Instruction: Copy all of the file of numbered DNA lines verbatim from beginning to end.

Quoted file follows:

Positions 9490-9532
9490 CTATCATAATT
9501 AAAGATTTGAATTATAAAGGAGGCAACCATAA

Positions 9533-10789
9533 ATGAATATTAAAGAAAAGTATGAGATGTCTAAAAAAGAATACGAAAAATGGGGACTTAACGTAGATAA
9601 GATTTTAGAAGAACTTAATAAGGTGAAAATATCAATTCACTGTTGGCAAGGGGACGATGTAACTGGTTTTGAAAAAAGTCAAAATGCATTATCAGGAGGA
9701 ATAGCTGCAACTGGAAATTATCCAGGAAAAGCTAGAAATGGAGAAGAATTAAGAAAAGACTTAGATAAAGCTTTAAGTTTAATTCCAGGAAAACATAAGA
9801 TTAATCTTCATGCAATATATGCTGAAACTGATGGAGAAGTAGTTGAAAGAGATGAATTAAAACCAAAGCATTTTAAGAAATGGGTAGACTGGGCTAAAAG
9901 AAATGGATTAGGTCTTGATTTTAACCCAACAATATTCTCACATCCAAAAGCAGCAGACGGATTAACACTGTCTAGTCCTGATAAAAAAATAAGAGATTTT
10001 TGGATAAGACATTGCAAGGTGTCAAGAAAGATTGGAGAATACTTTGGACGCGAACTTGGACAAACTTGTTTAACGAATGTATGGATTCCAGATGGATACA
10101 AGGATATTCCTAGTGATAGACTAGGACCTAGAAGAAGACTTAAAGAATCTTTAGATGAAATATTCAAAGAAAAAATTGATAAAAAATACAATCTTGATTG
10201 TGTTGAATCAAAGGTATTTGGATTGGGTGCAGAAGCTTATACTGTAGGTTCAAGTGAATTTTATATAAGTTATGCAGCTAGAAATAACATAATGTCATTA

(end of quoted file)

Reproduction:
Positions 9490-9532
9490 CTATCATAATT
9501 AAAGATTTGAATTATAAAGGAGGCAACCATAA

Positions 9533-10789
9533 ATGAATATTAAAGAAAAGTATGAGATGTCTAAAAAAGAATACGAAAAATGGGGACTTAACGTAGATAA
9601 GATTTTAGAAGAACTTAATAAGGTGAAAATATCAATTCACTGTTGGCAAGGGGACGATGTAACTGGTTTTGAAAAAAGTCAAAATGCATTATCAGGAGGA
9701 ATAGCTGCAACTGGAAATTATCCAGGAAAAGCTAGAAATGGAGAAGAATTAAGAAAAGACTTAGATAAAGCTTTAAGTTTAATTCCAGGAAAACATAAGA
9801 TTAATCTTCATGCAATATATGCTGAAACTGATGGAGAAGTAGTTGAAAGAGATGAATTAAAACCAAAGCATTTTAAGAAATGGGTAGACTGGGCTAAAAG
9901 AAATGGATTAGGTCTTGATTTTAACCCAACAATATTCTCACATCCAAAAGCAGCAGACGGATTAACACTGTCTAGTCCTGATAAAAAAATAAGAGATTTT
10001 TGGATAAGACATTGCAAGGTGTCAAGAAAGATTGGAGAATACTTTGGACGCGAACTTGGACAAACTTGTTTAACGAATGTATGGATTCCAGATGGATACA
10101 AGGATATTCCTAGTGATAGACTAGGACCTAGAAGAAGACTTAAAGAATCTTTAGATGAAATATTCAAAGAAAAAATTGATAAAAAATACAATCTTGATTG
10201 TGTTGAATCAAAGGTATTTGGATTGGGTGCAGAAGCTTATACTGTAGGTTCAAGTGAATTTTATATAAGTTATGCAGCTAGAAATAACATAATGTCATTA